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October 2001

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Add/Remove Users October 31, 2001

At any time, with Windows XP, you can add users to, or remove users. Open the Control Panel -- select Start, Control Panel -- and from the Category or Classic View, select User Accounts. Assuming you want to add a new user, click 'Create a new account.' Type a name for the account, click Next, choose an account type, then click Create Account.

To remove a user account, click the account under 'Pick an account to change.' Select 'Delete the account,' then choose whether you want to save that user's My Documents files and desktop settings. Click Delete Account to complete the removal.

Remember only the Administrator can add/remove users.

Change Picture for User October 30, 2001

Don't like the picture that appears next to your user name on the Welcome screen? Open the Control Panel -- select Start, Control Panel -- and from the Category or Classic View, select User Accounts. Click your User Account, then select 'Change my picture.' Select a picture and click Change Picture.

Of course, you can use any picture on your system. Click 'Browse for more pictures,' navigate your way to the picture you want to use, select it and click Open. 

Expert Tips October 29, 2001
Microsoft has setup an Expert Zone where you can get advice and tips on using Windows XP. Give it a try. The address is
First New User Becomes Administrator October 26, 2001

When you first install Windows XP the system will create an account name Administrator. As the name implies this account has full administrator rights. If a user has administrator rights they have pretty much total control of the OS. One of the privileges of Administrator is the ability to add/remove user accounts. note: The password that you created during setup is for the Administrator account.

Windows XP will give the first user account that is created by the Administrator the same rights as Administrator. Not only is this first created account given Administrator rights but when you reboot the system you will no longer see the Administrator. Instead you will see the new user accounts you created while Administrator. So who is the administrator? That first new user account you created is the administrator.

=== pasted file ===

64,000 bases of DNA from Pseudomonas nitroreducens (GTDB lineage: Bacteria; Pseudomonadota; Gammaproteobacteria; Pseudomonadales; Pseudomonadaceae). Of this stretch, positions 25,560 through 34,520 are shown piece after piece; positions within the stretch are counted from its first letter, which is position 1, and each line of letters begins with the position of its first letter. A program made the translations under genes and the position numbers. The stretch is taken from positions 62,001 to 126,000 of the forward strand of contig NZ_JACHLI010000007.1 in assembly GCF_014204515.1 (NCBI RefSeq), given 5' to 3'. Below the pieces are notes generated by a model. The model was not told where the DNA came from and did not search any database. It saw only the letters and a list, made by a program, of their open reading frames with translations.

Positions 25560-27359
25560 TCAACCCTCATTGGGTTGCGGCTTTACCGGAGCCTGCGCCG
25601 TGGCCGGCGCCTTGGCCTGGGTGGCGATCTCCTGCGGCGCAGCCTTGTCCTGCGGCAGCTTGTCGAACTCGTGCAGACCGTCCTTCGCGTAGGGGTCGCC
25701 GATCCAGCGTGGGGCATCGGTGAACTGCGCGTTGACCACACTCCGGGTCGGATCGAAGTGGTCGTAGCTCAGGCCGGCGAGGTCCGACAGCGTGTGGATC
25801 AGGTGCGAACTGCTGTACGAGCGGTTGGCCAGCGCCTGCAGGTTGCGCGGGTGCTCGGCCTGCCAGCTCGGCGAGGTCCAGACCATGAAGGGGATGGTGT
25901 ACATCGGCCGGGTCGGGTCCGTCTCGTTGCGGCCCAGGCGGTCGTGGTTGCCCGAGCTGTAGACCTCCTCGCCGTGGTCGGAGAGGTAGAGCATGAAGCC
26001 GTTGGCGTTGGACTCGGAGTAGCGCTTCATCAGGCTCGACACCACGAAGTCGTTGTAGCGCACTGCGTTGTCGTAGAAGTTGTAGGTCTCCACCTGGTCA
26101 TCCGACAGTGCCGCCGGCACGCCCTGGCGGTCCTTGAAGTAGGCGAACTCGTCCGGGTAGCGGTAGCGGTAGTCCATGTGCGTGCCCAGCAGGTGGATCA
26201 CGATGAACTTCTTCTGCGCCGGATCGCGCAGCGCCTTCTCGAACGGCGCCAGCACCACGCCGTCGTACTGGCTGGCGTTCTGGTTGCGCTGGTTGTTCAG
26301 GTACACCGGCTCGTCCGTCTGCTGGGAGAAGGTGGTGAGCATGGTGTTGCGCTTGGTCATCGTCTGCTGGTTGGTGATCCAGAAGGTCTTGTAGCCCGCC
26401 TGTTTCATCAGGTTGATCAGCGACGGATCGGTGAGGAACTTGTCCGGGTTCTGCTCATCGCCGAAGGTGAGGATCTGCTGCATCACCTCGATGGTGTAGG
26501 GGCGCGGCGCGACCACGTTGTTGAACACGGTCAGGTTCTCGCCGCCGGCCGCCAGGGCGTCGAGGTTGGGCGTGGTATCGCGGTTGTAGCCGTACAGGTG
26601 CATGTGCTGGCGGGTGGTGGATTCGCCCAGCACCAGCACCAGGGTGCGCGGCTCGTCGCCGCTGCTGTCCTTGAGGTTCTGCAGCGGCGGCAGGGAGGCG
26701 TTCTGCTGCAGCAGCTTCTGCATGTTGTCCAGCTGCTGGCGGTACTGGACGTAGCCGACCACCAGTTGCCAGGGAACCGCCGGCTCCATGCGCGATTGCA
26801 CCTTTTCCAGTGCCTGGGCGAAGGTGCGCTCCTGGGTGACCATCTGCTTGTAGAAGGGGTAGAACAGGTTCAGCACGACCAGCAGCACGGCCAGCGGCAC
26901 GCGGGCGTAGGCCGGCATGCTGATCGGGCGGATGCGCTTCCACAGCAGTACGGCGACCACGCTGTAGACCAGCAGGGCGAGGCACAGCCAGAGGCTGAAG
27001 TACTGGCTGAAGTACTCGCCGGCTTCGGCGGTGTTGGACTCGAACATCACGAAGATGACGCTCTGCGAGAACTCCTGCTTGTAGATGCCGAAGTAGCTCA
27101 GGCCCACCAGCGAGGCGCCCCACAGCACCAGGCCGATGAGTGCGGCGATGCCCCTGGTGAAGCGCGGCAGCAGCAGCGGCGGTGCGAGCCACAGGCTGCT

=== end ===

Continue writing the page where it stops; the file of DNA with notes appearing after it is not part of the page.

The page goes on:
So be careful who sets up the OS. They will have control of the OS. Remember those who have administrator rights can add/remove users. 

note: The Administrator account is still there but it has been hidden by the system.

Upgrading Windows: Clean Install October 25, 2001
If and when you decide to upgrade your Windows operating system, there is another option of which you should be aware. Normally when you're upgrading, you probably just insert the new CD and run it. Windows will then change files, alter the registry and make many other changes. This is all well and good, but if you have a PC that has been acting flaky, the last thing you need is an upgrade to the next Windows OS, which will result in even flakier problems.

In this last instance, I always recommend what is known as a Clean or Virgin Installation. This entails completely removing everything from your hard drives, installing the new version of Windows, and then reinstalling applications within the new OS. (Note: This procedure is not for the inexperienced or novice user. If you are uncomfortable with this, consult a professional.)

To perform a Clean install, you MUST back up everything. First, create an Emergency Boot floppy disk. After ! you do so, boot from the floppy disk. Make sure you can access and read your CD or DVD drive with the new Windows version. At the DOS prompt (it looks like this C>), type Format C: /u. The /u means "unconditional" and removes everything. This procedure will completely erase your hard drive. After formatting is complete (this may take a while depending upon the size of your hard drive), install the new Windows OS. When done, reinstall all of your applications and copy all data files to wherever you want them.

Remember, this procedure is not quick, simple, or for the faint of heart. If you have doubts, don't do it! Have a professional do it for you.

Updating Windows October 24, 2001
Windows Update From The Web Want to have the latest and greatest from Microsoft? Then close down all of your applications, connect to the Internet and go to From there, Explorer will receive a file that will compare what Microsoft has out there as the latest, and what you have on your PC. Then it will inform you of what you can download. If any of the downloads are labeled Critical, download those first.

You may be required to reboot your PC, so before doing updates, save your work.

Updating Windows October 23, 2001
What is the difference between Upgrade and Update? Upgrade is taking your current software and replacing it with a newer release of the software. Updating is simply keeping your current software up to date with the latest changes.